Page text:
Galleon's Rajaratnam strikes back, calls SEC tactics unconstitutional

Billionaire hedge fund manager Raj Rajaratnam had vowed to fight the insider trading charges against him with the same vigor he used to amass his fortune. And now his army of seasoned lawyers is swinging back hard against allegations that the founder of the Galleon Group engaged in insider trading in stocks ranging from Google (GOOG) to Hilton (HLNQ).

On Tuesday, Rajaratnam's legal team responded to the SEC's allegations by attempting to systematically dismantle the case made against their client. Not only were the methods used to snare Rajaratnam unconstitutional, the response contends, but the information allegedly given to Rajaratnam was already widely known, and it may be difficult to prove he traded on it rather than on his broader analysis of the stocks.
While prosecutors had played up the use of wiretaps in the Galleon investigation – such methods were previously reserved for going after mafia bosses – Rajaratnam's camp argues that their use violated his constitutional rights. "Under Title III, electronic surveillance is permitted only when necessary for the investigation of specified crimes and only when alternative investigative procedures have been tried or appear unlikely to succeed."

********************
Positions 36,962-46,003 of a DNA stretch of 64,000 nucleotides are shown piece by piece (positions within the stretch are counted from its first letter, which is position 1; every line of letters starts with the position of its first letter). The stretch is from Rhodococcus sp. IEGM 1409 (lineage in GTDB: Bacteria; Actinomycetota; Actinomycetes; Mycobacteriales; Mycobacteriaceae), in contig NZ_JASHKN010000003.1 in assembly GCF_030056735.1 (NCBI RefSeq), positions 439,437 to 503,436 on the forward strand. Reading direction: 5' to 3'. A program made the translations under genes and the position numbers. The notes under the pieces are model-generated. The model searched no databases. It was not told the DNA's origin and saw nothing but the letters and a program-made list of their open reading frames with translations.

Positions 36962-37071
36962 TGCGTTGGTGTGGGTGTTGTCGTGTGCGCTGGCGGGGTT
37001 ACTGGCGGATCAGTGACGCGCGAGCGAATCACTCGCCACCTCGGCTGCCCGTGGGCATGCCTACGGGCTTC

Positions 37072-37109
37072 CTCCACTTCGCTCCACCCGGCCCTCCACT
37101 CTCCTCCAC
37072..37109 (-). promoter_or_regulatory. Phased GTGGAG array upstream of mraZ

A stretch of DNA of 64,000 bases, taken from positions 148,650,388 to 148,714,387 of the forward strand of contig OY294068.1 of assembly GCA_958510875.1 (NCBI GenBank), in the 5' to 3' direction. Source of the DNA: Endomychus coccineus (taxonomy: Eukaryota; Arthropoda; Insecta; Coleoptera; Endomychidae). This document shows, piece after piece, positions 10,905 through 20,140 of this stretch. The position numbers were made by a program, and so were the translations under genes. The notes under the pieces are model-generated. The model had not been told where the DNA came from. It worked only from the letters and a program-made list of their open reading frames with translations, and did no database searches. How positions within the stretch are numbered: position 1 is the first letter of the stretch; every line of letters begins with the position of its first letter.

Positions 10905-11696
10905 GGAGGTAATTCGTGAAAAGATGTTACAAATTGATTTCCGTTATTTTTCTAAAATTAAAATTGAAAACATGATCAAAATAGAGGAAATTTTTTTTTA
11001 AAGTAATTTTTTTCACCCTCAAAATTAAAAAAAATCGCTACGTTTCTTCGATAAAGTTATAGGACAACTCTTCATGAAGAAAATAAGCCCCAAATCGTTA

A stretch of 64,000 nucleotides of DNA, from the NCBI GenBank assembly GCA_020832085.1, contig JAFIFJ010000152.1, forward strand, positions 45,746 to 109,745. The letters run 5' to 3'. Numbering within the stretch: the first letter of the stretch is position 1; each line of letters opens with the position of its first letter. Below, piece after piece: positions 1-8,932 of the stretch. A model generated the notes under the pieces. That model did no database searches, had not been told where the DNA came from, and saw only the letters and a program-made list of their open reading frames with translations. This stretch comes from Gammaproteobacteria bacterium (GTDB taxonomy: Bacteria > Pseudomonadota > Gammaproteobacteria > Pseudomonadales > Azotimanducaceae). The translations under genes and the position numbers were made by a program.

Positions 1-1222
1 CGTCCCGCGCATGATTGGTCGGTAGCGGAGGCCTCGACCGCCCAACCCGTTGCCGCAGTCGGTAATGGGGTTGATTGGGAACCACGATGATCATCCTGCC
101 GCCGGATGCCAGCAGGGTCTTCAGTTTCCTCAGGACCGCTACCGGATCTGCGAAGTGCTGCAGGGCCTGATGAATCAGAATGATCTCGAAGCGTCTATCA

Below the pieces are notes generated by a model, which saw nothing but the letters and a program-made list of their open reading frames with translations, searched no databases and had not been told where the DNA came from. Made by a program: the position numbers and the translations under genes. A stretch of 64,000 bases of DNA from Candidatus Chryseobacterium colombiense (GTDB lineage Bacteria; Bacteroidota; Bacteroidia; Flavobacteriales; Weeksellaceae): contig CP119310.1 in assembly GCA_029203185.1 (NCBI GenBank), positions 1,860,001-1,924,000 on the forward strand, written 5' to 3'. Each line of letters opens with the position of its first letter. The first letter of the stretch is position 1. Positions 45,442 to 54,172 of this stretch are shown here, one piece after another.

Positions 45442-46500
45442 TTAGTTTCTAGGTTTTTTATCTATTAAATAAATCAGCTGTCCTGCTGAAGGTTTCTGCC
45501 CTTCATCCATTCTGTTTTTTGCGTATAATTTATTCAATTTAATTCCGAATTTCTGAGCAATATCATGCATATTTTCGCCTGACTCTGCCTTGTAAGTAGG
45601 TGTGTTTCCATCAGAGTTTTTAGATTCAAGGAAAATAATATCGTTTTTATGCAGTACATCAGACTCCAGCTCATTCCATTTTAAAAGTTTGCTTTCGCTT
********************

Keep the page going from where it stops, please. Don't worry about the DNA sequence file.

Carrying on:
Credibility Problem Surrounds Star Witness

Rajaratnam's lawyers also took aim at the credibility of Roomy Khan, a former Galleon and Intel employee and a key witness in the prosecution's case. After petitioning to have Khan's prior conviction of wire fraud made public, the defense claimed that prosecutors had made "materially false statements" to gain permission to wiretap. Prosecutors had told the court that Khan "had 'not yet been charged with any crimes,' when in truth and in fact, Khan had been convicted of wire fraud in the United States District Court for the Northern District of California in 2001." The defense also claims that Khan fabricated evidence in a civil case in federal court "further calling her credibility and reliability into question."

And any tips Rajaratnam might have received were about information widely known and in sync with the analysis Galleon had already conducted about the stocks. "Galleon pursued a strategy that was in place before the alleged inside information" and Rajaratnam's "subsequent securities transactions were consistent with those positions and strategies," the defense argued.

Reeling from the embarrassment of missing the $60 billion Bernie Madoff scam, government officials seemed poised for a high-profile prosecution that included press conferences and a televised morning arrest. But failing to convict Rajaratnam despite a mountain of evidence could result in yet another black eye for the SEC.

Read Full Story